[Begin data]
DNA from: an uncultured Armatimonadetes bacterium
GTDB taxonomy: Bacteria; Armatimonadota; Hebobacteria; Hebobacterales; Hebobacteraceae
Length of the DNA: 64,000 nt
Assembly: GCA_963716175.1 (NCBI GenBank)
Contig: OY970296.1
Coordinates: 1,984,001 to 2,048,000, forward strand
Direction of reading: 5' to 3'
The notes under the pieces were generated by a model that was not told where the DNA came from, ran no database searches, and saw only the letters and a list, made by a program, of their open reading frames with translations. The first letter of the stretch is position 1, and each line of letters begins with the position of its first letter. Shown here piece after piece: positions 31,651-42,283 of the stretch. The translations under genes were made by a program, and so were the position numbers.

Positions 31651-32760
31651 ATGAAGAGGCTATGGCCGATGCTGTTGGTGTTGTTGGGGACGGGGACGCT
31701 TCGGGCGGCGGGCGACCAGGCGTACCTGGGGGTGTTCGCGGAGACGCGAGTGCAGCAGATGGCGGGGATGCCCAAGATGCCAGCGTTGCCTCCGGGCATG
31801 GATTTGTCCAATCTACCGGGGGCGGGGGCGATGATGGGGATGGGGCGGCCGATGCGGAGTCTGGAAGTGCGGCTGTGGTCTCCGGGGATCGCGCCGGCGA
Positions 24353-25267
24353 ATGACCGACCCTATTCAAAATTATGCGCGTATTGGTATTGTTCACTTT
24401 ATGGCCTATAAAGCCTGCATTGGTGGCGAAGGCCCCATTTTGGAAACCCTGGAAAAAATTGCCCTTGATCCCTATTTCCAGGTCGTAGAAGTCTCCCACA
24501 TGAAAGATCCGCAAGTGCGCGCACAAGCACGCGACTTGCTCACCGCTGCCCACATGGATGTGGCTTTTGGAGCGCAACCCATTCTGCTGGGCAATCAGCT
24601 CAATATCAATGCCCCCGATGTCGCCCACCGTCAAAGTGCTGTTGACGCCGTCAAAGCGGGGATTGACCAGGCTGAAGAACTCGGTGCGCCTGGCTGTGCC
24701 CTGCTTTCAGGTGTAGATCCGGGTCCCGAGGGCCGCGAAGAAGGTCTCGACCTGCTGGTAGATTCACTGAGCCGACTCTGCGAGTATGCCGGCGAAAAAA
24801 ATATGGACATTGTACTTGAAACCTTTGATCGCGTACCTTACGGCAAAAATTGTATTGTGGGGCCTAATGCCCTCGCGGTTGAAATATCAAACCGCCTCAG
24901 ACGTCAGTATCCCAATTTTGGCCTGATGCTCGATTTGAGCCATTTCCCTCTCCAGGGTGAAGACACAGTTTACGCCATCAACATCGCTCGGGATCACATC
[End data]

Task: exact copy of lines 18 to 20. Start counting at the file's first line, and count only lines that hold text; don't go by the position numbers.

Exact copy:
24701 CTGCTTTCAGGTGTAGATCCGGGTCCCGAGGGCCGCGAAGAAGGTCTCGACCTGCTGGTAGATTCACTGAGCCGACTCTGCGAGTATGCCGGCGAAAAAA
24801 ATATGGACATTGTACTTGAAACCTTTGATCGCGTACCTTACGGCAAAAATTGTATTGTGGGGCCTAATGCCCTCGCGGTTGAAATATCAAACCGCCTCAG
24901 ACGTCAGTATCCCAATTTTGGCCTGATGCTCGATTTGAGCCATTTCCCTCTCCAGGGTGAAGACACAGTTTACGCCATCAACATCGCTCGGGATCACATC